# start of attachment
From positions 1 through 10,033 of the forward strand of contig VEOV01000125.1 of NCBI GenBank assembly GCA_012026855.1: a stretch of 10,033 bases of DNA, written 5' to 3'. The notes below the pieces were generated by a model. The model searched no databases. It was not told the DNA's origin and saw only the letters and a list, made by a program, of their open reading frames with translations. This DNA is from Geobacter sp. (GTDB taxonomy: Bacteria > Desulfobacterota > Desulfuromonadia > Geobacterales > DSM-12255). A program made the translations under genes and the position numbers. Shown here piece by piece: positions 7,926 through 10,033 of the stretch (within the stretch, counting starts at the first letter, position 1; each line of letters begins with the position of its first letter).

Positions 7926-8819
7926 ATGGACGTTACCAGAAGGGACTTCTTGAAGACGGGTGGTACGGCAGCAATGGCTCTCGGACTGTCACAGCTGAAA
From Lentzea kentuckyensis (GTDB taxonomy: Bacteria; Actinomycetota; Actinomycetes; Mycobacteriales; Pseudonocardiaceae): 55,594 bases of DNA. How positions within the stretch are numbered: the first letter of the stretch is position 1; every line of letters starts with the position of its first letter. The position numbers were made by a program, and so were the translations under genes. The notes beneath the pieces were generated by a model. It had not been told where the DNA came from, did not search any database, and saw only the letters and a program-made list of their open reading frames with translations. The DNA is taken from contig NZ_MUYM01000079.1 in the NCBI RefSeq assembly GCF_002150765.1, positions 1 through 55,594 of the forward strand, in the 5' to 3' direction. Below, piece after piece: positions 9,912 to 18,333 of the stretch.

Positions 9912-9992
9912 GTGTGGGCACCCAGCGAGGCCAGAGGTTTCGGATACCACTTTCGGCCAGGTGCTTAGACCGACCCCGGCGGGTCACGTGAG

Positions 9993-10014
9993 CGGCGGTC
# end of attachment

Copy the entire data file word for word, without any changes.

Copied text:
From positions 1 through 10,033 of the forward strand of contig VEOV01000125.1 of NCBI GenBank assembly GCA_012026855.1: a stretch of 10,033 bases of DNA, written 5' to 3'. The notes below the pieces were generated by a model. The model searched no databases. It was not told the DNA's origin and saw only the letters and a list, made by a program, of their open reading frames with translations. This DNA is from Geobacter sp. (GTDB taxonomy: Bacteria > Desulfobacterota > Desulfuromonadia > Geobacterales > DSM-12255). A program made the translations under genes and the position numbers. Shown here piece by piece: positions 7,926 through 10,033 of the stretch (within the stretch, counting starts at the first letter, position 1; each line of letters begins with the position of its first letter).

Positions 7926-8819
7926 ATGGACGTTACCAGAAGGGACTTCTTGAAGACGGGTGGTACGGCAGCAATGGCTCTCGGACTGTCACAGCTGAAA
From Lentzea kentuckyensis (GTDB taxonomy: Bacteria; Actinomycetota; Actinomycetes; Mycobacteriales; Pseudonocardiaceae): 55,594 bases of DNA. How positions within the stretch are numbered: the first letter of the stretch is position 1; every line of letters starts with the position of its first letter. The position numbers were made by a program, and so were the translations under genes. The notes beneath the pieces were generated by a model. It had not been told where the DNA came from, did not search any database, and saw only the letters and a program-made list of their open reading frames with translations. The DNA is taken from contig NZ_MUYM01000079.1 in the NCBI RefSeq assembly GCF_002150765.1, positions 1 through 55,594 of the forward strand, in the 5' to 3' direction. Below, piece after piece: positions 9,912 to 18,333 of the stretch.

Positions 9912-9992
9912 GTGTGGGCACCCAGCGAGGCCAGAGGTTTCGGATACCACTTTCGGCCAGGTGCTTAGACCGACCCCGGCGGGTCACGTGAG

Positions 9993-10014
9993 CGGCGGTC